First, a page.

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Chlormequat is on the rise in the US population

Environmental group sounds alarm over plant growth regulator on imported oats

by Britt E. Erickson
February 22, 2024 | A version of this story appeared in Volume 102, Issue 6

Chlormequat chloride, a chemical used to stunt the growth of some ornamental plants and grains, is increasingly showing up in the US population, according to a report from the Environmental Working Group (EWG), an advocacy organization (DOI: 10.1038/s41370-024-00643-4).

The chemical structure of chlormequat.

The EWG commissioned a UK-based laboratory to quantify chlormequat in a few dozen urine samples collected from volunteers in the US. The samples were collected in 2017, 2018–2022, and 2023, from different groups of volunteers each time. The group also hired a California-based lab to quantify chlormequat in cereals and granola bars purchased from stores in the Washington, DC, area in 2022 and 2023.

Urine samples collected in 2023 had markedly higher levels of chlormequat than those from 2017 to 2022, the EWG says. Even so, the levels were several orders of magnitude below acceptable limits established by the US Environmental Protection Agency and the European Food Safety Authority. The EWG says reevaluation of those safety thresholds may be warranted in light of new toxicological studies.

“The ubiquity of this little-studied pesticide in people raises alarm bells about how it could potentially cause harm without anyone even knowing they’ve consumed it,” Alexis Temkin, an EWG toxicologist and lead author of the study, says in a statement. The chemical has been linked to reproductive and developmental effects in animal studies.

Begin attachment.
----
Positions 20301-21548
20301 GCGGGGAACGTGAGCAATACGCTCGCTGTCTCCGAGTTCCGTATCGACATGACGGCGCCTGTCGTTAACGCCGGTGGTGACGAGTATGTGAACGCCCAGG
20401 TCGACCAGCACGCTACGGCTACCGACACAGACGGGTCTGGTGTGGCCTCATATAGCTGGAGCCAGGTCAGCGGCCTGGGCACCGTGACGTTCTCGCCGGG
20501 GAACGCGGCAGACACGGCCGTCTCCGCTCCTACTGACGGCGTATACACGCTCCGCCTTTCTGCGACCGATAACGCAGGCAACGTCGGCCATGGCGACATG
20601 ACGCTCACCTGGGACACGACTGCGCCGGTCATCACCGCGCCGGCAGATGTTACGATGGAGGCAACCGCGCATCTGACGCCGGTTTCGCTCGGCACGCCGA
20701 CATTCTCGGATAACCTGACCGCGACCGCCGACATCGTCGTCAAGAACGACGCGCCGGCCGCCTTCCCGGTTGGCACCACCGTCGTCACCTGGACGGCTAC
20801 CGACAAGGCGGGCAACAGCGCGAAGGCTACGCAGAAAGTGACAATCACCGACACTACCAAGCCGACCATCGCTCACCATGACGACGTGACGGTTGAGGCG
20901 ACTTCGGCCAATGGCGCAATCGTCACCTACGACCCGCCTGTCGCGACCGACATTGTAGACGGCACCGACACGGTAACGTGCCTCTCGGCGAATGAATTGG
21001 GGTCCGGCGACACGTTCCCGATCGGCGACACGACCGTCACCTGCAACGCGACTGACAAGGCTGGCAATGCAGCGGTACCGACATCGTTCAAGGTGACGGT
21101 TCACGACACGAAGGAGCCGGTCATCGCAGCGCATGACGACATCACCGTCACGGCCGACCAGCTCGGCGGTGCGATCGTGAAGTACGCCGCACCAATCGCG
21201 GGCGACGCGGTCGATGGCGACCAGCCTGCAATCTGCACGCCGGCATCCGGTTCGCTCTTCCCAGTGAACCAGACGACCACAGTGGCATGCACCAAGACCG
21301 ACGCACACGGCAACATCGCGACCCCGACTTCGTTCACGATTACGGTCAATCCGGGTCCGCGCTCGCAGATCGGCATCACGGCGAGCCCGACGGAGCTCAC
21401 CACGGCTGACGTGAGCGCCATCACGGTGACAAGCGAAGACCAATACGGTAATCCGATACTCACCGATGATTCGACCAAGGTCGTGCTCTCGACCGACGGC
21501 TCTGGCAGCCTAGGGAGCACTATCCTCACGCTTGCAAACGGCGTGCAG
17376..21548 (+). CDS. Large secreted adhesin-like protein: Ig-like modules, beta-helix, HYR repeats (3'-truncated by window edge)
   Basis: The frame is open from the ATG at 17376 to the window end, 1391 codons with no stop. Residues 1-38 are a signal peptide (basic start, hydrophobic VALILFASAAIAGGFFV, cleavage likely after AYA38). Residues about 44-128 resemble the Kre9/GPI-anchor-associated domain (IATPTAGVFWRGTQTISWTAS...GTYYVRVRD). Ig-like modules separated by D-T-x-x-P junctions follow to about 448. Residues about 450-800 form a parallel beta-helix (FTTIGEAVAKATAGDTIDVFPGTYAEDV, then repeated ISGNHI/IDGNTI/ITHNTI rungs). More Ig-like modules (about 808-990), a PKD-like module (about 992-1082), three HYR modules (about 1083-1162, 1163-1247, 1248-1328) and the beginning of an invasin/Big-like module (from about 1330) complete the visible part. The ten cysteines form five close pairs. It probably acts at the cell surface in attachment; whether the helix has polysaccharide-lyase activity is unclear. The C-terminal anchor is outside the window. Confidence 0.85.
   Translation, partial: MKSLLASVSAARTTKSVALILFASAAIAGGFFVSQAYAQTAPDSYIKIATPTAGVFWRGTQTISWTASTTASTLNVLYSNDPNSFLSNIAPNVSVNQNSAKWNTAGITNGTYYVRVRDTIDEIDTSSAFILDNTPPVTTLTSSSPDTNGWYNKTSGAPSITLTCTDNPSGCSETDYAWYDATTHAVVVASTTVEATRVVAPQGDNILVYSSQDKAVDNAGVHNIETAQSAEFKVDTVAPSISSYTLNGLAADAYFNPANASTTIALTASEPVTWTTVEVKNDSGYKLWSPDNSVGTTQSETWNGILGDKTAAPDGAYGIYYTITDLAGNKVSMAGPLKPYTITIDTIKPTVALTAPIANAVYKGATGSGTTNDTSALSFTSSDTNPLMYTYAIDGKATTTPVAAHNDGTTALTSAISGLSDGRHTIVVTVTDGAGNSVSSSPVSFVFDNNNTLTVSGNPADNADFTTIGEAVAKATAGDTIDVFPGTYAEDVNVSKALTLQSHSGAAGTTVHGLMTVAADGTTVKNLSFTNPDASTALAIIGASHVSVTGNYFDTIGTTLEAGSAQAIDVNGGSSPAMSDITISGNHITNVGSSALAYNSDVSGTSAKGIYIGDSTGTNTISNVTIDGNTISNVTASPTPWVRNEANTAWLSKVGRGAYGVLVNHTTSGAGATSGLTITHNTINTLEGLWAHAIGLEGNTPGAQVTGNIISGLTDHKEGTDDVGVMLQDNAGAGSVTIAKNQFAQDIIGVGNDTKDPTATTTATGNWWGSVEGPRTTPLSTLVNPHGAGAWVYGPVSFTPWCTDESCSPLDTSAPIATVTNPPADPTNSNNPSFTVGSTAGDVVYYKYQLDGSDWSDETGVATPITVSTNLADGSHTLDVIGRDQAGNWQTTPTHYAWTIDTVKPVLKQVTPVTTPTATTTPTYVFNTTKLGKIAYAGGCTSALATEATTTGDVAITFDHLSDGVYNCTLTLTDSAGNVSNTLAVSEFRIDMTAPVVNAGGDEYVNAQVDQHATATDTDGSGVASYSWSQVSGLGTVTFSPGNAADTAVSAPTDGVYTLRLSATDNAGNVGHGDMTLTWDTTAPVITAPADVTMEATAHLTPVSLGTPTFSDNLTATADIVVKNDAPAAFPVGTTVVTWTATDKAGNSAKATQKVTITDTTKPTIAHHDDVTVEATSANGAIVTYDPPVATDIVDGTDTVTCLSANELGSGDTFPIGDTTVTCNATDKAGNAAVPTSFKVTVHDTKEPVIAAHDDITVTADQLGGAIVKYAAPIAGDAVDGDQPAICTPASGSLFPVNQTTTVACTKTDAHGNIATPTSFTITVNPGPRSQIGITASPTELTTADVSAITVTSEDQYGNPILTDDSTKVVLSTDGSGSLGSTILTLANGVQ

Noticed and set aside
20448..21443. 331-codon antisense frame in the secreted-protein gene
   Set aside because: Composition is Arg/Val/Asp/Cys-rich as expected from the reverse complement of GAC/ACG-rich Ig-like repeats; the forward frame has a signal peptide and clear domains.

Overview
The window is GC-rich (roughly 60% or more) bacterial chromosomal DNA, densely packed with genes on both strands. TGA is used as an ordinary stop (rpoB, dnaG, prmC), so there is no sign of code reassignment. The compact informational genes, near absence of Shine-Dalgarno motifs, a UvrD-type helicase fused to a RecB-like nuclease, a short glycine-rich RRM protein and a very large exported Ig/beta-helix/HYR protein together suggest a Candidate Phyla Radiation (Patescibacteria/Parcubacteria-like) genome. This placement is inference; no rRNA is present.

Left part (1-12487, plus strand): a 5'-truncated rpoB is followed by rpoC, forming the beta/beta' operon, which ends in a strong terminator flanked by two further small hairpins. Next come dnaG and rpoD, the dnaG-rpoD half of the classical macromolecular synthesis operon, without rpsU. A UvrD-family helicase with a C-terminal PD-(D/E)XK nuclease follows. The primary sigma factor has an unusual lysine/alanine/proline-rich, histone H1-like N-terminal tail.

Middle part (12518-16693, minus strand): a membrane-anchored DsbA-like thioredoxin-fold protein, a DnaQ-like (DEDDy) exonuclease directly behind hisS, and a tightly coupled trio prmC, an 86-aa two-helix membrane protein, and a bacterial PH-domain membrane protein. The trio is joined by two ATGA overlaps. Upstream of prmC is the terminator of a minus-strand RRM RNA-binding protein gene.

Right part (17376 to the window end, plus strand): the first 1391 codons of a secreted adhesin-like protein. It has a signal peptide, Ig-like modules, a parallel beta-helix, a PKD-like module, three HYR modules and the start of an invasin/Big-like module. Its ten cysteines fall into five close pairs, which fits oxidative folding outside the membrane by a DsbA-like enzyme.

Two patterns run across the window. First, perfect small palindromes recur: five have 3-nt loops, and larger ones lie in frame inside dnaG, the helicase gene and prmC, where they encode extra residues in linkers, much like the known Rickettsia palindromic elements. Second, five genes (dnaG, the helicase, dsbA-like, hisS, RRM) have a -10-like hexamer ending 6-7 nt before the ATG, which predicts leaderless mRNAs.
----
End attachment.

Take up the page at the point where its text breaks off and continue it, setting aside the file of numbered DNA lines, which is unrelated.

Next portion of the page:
A photo of oats growing in a field.
Credit: Shutterstock
Chlormequat stunts the growth of oats and other crops, making them easier to harvest.

The EWG attributes the rise in chlormequat levels in the US population to the EPA’s move in 2018 to allow chlormequat on imported oats, wheat, and barley, and its decision in 2020 to increase how much is allowed on imported oats.

The group’s analysis in 2022 and 2023 of chlormequat in foods revealed that the chemical is present at levels above 100 ppb in several oat-based products, including old-fashioned oats and popular cereals.

The EWG says it is concerned that the amount of chlormequat in food, and in people who eat that food, will rise if the EPA follows through with a proposal announced last year that would allow chlormequat on barley, oat, triticale, and wheat grown in the US. The National Association of Wheat Growers and the National Barley Growers Association are urging the EPA to finalize the proposal in time for the 2024 growing season.



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